The Glamour of Barrier Island Outlets
November 20, 2017
Straddling the Georgia-Florida border off the southeast Atlantic coast of the U.S, lies a large barrier island outlet between Georgia’s Cumberland (left or north in aerial photo) and Florida’s Amelia (right or south in aerial photo) barrier islands. Large volumes of freshwater inflow from the confluence of the St. Mary’s, Fancy Bluff, and Amelia Rivers and saltwater tidal surges have formed this major outlet in one of the world’s longest barrier island systems. The resulting shallow and brackish inland waterway and wetlands area nurture unique animals and plants tolerant of wide fluctuations in salinity. Geographically transient outlets in barrier islands, such as this one, often become epicenters of intense natural and human activity.
Lengthy groins heading out to sea (visible in the photograph) have been constructed to reduce sediment deposition by longshore currents, thus prolonging the life of the outlet. The protected waterways of Cumberland Sound (behind the islands in photo) have been valued and contested in North American conflicts over the past 200 years and are currently home to one of America’s largest submarine bases at Kings Bay. Fort Clinch, on the northern portion of Amelia Island, guarded the outlet even through the Second World War. It was built after the Seminole Indian War of 1836-1842, during which violence and bribery were used to force the migration of a diverse collection of Native American tribes from the area. Photo taken on February 25, 2017.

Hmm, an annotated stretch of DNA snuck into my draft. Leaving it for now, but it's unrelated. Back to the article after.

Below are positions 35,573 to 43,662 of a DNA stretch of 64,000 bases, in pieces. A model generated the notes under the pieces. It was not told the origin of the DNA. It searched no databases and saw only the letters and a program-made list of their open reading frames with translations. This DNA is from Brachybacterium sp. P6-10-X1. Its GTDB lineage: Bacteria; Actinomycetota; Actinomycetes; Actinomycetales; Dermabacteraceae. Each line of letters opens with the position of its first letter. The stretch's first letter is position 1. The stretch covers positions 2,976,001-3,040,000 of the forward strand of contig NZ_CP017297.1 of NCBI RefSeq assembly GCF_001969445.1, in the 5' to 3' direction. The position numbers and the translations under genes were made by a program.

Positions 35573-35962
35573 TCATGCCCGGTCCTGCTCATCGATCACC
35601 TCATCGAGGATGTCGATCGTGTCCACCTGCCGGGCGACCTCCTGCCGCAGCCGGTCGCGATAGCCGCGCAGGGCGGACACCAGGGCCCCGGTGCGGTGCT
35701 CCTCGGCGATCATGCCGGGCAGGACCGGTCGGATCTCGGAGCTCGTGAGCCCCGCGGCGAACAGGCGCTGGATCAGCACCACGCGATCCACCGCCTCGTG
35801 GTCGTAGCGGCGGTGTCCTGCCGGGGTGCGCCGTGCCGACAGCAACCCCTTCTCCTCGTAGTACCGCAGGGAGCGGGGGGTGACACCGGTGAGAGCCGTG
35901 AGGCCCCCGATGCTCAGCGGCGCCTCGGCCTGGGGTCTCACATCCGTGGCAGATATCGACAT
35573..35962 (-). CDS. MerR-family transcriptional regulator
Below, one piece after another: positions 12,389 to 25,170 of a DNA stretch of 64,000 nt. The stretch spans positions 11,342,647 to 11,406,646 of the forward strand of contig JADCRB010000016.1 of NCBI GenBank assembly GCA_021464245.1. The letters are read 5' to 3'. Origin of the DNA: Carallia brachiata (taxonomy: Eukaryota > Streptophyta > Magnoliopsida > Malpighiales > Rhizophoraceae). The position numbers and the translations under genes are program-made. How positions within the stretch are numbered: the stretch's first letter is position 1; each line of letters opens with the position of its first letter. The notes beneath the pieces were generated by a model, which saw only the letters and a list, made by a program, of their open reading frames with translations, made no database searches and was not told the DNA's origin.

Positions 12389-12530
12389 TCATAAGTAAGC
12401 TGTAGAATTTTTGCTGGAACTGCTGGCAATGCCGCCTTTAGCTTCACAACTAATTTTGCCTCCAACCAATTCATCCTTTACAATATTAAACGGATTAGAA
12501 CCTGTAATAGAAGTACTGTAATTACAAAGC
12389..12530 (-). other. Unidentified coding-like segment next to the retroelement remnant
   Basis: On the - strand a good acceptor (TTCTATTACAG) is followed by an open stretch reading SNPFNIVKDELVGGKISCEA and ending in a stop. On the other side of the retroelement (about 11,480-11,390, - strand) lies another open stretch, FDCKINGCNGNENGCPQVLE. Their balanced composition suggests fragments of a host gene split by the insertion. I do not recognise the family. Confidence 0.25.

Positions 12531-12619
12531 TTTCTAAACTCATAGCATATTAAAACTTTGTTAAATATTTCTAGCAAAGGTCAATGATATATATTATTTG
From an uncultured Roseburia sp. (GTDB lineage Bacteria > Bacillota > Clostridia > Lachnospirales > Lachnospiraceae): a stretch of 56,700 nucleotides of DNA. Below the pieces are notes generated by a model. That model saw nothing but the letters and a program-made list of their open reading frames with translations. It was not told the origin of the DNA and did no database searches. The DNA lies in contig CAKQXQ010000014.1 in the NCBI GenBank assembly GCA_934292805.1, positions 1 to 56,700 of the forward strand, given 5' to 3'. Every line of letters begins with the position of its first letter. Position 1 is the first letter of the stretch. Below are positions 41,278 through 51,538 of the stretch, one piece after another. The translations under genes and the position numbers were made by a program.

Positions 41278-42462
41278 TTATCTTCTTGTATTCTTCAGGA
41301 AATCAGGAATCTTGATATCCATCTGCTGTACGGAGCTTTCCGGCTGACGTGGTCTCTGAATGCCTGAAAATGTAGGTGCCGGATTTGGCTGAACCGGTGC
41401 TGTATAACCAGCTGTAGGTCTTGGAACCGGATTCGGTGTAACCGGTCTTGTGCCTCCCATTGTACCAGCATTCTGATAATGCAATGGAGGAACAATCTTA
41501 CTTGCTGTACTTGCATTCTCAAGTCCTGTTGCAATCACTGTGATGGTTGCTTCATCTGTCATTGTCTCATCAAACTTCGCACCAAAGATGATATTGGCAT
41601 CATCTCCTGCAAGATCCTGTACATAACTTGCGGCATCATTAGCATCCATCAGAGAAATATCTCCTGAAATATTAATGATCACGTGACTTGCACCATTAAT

Photo Details: Camera Maker: NIKON; Camera Model: COOLPIX S9700; Focal Length: 14.9mm (35mm equivalent: 84mm); Aperture: ƒ/5.0; Exposure Time: 0.0031 s (1/320); ISO equiv: 125.